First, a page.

SSDI Judge’s Public Call for Change Overlooks Important Considerations

In a recent New York Times editorial piece, Social Security Administration administrative law judge D. Randall Frye laments what he considers holes in the system that allow claimants to perpetuate fraud. He calls for drastic changes to the system, such as allowing judges to tap into social media when making their considerations and limiting the amount of attorney involvement in these cases.
We respectfully disagree with his stance. Our Boston SSDI attorneys have a great deal of admiration for the work that administrative law judges must do. It’s not an easy task to sort through hundreds of cases annually – sometimes two or three a day – and do their best to reach a fair conclusion in each case. We recognize that almost every one of these judges is working very hard to be fair to claimants, while also being good stewards of the public trust. It can be a tough balancing act.

That being said, there are very good reasons why, for example, judges shouldn’t be weighing social media posts in connection with their decision and why lawyers are necessary to help usher people through the process.

Frye’s opinion piece was published on the heels of a reportedly massive $400 million fraud perpetuated on the SSDI program by retired New York City firefighters and police officers who are accused of filing disability claims based on false statements in order to secure benefits for which they didn’t actually qualify. If these allegations are proven, it will be a disgrace and the largest fraud perpetuated on the program since its inception. Those who legitimately rely upon this program disdain this kind of action just as much as the judges who are charged with upholding its integrity.

But such fraud is atypical, and punishing those who need this program by further tightening the already strict controls on the program makes little sense.

Frye’s argument is based largely upon how these cases may have fallen through the cracks. For example, while these individuals stated they were too ill to work, they were simultaneously posting photographs of themselves on social media sites – fishing, playing sports and otherwise being very physically active. The judge laments that it is protocol within the administration that judges refrain from delving into social media sites when making a determination of benefits, pointing out that employers have no problem using these measure to screen potential applicants.

But there is a problem with that argument. Aside from the fact that the vast majority of applicants aren’t lying (and therefore have nothing to hide on social media or elsewhere), elements of a person’s online persona might be unfairly misconstrued in court proceedings. For example, a photograph may show a person playing hockey. While it may have been posted fairly recently, there is no guarantee it wasn’t taken several years ago.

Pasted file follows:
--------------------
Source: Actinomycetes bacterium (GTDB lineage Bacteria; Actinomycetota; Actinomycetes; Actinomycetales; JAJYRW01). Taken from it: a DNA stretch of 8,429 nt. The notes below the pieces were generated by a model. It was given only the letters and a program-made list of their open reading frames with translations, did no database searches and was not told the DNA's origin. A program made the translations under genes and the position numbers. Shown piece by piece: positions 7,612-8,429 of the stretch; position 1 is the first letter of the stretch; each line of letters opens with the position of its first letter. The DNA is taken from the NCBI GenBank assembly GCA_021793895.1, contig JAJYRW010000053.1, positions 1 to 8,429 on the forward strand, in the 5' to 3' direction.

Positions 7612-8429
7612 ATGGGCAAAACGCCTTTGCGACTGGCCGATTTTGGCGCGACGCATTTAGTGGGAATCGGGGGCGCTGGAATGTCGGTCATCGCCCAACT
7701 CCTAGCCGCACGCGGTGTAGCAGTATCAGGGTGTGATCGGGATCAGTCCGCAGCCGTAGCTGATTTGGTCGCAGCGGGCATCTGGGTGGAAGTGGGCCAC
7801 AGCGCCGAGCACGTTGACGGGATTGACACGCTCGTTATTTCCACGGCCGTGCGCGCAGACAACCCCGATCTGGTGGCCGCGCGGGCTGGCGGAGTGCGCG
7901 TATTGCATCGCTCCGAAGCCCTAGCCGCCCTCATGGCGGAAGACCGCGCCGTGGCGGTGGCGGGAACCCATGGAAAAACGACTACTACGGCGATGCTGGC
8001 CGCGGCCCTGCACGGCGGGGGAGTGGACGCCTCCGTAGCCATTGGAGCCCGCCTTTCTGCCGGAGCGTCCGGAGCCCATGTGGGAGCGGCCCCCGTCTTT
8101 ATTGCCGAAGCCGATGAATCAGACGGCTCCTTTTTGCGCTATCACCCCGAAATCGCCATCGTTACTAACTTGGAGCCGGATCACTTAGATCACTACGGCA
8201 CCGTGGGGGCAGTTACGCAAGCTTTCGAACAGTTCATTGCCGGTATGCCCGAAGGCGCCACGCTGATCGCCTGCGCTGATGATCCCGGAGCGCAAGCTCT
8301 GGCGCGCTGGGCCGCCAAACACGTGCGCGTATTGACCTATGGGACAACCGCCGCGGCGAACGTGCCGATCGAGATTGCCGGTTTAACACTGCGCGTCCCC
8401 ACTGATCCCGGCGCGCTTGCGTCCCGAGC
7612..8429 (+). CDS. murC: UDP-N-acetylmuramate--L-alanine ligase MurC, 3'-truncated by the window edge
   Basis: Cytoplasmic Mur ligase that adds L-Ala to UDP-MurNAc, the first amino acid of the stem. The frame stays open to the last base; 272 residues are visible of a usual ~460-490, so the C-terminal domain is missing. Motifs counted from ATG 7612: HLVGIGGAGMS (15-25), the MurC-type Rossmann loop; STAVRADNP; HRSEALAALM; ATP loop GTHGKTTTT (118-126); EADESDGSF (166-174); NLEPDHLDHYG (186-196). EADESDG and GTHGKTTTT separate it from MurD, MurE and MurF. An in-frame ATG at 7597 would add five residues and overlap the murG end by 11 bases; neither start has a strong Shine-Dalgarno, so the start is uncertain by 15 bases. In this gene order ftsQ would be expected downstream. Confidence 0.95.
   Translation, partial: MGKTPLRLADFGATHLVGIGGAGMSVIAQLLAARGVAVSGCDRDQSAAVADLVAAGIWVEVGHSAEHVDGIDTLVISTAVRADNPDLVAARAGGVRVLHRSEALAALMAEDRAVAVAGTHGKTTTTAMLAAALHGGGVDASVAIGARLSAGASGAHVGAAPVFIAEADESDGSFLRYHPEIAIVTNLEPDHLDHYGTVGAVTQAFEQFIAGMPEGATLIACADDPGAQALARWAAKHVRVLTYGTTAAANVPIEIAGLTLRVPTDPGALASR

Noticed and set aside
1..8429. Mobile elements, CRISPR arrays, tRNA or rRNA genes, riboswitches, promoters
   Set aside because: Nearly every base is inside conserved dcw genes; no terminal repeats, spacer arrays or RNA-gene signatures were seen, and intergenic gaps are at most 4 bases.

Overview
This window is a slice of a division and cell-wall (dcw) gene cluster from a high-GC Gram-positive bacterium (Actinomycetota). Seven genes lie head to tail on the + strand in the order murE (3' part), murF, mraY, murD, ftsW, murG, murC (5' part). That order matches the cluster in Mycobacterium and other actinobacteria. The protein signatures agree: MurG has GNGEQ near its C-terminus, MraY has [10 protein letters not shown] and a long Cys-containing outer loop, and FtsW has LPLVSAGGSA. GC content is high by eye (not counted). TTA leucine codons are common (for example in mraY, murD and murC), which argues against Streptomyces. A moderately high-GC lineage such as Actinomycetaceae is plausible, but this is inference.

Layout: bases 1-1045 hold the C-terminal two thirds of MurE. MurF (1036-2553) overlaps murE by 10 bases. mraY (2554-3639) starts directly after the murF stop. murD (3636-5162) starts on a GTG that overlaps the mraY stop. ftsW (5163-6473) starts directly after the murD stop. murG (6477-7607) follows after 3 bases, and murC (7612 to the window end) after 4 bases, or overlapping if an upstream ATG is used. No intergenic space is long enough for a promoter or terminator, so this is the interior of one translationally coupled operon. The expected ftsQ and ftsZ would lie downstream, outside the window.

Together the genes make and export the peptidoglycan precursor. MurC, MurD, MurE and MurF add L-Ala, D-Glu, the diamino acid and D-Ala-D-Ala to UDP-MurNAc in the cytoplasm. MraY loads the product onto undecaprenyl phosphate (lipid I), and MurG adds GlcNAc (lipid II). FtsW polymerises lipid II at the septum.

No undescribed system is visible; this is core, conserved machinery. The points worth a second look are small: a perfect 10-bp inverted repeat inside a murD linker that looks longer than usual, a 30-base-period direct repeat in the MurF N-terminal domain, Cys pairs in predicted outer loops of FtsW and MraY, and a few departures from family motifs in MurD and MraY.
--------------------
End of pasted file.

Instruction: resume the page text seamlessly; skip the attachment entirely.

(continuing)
These cases need to be decided on the facts: That involves looking at the examination and testing reports from physicians and other medical professionals who have closely weighed this information.

Frye goes on to characterize the fact that most applicants preparing for a hearing after an initial denial hire an attorney as, “It gets worse.” However, there is a great deal at stake in these cases. For most people, it’s an issue of survival. They cannot work, and these federal benefits represent a way for them and their families to scrape by – to afford the mortgage, food, a running vehicle, etc. Nobody is getting rich off of these benefits, but they are critically important.

Applicants also know that the process is notoriously difficult, and that more than half of all claimants are turned down during the first round of consideration. The process can be confusing, so it makes sense that a person seeking these benefits would want someone by their side who knows the law, has been down this road before and has a proven track record of success in these cases.

If you are considering filing for SSDI in Boston, call for a free and confidential appointment at (617) 777-7777.

Additional Resources:
Fixing Disability Courts, OPINION, Jan. 19, 2014, By D. Randall Frye, The New York Times
More Blog Entries:
SSI Can Help You Get Insurance Required by the Affordable Care Act, Jan. 2, 2014, Boston Social Security Disability Lawyer Blog

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